Founded in 1918 by Miguel “Mike” Martinez, El Fenix is the oldest Mexican restaurant chain in the Dallas-Fort Worth area. El Fenix’s guacamole is extremely rich; you can use it as a dip, but it makes a stupendous salad. Several easier variations from other restaurants follow.
4 ripe avocados
2 tomatoes, parboiled, peeled, and minced
1/2 tsp. salt
3/4 tsp. garlic powder
1 jalapeño chile, seeded and minced
1/2 tsp. hot pepper sauce
1 T. fresh lemon juice
1/4 onion, minced
1 T. olive oil
Molcajete Sauce (recipe follows)
Scoop out the avocado ﬂesh and combine in a food processor or molcajete with the other ingredients. Serve in iceberg “cups” with shredded lettuce, chips, and molcajete sauce on the side. Makes about 2 1/2 cups.
The original version of this basic Tex-Mex salsa was made in a mortar of coarse stone called a molcajete. The traditional recipe calls for chiles and tomatoes to be roasted in a comal, a ﬂat cast-iron griddle, then ground together in the molcajete with a tejolote, or pestle. The tiny chile pequin, which grows wild in Texas, was once the most common chile pepper used in this sauce. You can use a food processor instead of the molcajete, but don’t skip the roasting step. You’ll be amazed by how much it improves the ﬂavor. You can serve this everyday table sauce with almost anything.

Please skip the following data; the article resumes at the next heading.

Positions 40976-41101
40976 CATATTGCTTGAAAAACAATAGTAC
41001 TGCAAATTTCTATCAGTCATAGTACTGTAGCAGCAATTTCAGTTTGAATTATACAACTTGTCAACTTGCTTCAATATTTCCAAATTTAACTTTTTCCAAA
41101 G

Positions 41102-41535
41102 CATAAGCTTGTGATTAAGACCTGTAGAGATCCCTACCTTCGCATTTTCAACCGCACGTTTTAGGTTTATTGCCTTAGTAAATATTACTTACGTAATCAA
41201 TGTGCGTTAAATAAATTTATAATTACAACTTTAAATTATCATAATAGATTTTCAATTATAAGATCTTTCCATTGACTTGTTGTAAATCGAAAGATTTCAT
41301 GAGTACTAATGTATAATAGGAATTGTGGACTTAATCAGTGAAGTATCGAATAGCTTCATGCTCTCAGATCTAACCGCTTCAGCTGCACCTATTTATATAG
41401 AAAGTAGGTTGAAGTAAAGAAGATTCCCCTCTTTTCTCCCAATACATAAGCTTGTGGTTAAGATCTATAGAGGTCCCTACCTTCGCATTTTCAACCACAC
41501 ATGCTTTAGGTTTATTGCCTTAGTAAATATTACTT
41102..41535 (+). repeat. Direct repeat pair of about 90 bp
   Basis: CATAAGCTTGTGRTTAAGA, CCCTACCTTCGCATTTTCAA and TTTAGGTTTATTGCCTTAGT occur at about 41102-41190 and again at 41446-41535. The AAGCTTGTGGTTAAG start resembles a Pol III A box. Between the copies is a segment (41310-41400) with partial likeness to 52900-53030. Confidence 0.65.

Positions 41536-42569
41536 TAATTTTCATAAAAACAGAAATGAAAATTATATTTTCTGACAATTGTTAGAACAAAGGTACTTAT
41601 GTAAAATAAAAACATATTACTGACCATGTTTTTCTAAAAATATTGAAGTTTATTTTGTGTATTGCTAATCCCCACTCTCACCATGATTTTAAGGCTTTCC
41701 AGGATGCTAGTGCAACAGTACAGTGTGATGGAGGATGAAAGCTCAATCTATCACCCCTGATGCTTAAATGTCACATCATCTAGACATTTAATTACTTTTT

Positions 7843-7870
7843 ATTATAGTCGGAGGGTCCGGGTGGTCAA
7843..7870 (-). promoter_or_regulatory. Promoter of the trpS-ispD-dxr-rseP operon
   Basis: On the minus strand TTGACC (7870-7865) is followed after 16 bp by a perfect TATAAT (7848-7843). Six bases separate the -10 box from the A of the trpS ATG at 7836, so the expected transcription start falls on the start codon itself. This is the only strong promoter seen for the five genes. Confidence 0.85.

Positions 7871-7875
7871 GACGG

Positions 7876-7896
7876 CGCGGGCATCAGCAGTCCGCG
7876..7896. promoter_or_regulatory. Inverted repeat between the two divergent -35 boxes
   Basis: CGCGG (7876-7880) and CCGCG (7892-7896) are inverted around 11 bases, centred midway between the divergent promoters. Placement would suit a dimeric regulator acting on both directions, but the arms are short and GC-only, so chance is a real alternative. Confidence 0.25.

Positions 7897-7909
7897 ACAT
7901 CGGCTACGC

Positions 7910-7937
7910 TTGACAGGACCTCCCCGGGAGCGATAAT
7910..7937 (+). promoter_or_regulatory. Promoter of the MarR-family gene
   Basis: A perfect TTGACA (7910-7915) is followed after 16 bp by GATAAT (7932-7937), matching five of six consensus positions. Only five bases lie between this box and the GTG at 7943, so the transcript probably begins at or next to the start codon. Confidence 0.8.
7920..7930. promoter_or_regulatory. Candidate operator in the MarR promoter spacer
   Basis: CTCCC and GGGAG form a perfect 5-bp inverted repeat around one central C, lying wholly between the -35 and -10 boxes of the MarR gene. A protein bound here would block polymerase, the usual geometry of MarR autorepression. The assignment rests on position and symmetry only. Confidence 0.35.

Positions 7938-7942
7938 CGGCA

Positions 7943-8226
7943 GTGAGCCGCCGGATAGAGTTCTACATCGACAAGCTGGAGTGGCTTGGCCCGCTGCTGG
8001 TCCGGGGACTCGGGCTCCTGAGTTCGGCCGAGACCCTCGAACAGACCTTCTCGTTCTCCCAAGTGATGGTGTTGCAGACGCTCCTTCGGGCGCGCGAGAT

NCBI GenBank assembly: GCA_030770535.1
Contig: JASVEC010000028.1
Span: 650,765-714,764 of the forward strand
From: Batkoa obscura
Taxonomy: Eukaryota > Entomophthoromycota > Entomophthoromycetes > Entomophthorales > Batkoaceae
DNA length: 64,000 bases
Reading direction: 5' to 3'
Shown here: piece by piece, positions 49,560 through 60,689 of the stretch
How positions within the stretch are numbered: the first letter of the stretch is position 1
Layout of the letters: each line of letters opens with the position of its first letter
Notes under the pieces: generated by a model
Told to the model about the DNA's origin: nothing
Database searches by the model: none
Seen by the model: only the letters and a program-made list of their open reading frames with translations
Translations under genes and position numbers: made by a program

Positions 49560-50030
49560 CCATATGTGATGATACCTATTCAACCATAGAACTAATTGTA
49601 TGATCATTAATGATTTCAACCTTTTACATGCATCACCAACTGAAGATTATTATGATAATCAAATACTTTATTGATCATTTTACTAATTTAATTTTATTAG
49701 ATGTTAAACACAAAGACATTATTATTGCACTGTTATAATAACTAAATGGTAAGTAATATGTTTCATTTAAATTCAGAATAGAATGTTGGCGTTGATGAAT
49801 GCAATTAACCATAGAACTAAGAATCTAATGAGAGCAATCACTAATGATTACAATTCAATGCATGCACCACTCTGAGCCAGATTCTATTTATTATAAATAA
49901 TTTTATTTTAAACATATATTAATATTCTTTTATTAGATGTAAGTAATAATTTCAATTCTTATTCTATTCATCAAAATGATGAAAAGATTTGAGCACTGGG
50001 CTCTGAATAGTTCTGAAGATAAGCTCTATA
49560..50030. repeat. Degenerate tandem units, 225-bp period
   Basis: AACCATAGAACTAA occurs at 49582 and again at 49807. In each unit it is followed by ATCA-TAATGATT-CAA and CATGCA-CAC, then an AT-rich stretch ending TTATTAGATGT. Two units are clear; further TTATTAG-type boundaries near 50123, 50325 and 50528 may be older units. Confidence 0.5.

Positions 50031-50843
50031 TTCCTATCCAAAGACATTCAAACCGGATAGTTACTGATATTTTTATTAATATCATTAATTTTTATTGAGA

1/2 onion, ﬁnely chopped
1 1/2 T. fresh lime juice
6 Roma or other tomatoes
2 jalapeño chiles, stemmed, seeded, and halved lengthwise
1 garlic clove
1 c. chopped fresh cilantro
Soak the onion in the lime juice for 15 minutes in a small bowl. “Roast” the tomatoes, chile halves, and garlic clove in an ungreased skillet over high heat, turning as needed until slightly charred on all sides. Pulse in a blender; the mixture should remain chunky. Transfer to a bowl and add the onion, lime juice, and cilantro. Salt to taste. Use immediately, or cover and refrigerate for up to 1 week. Makes about 3 cups.
From the July 2004 issue.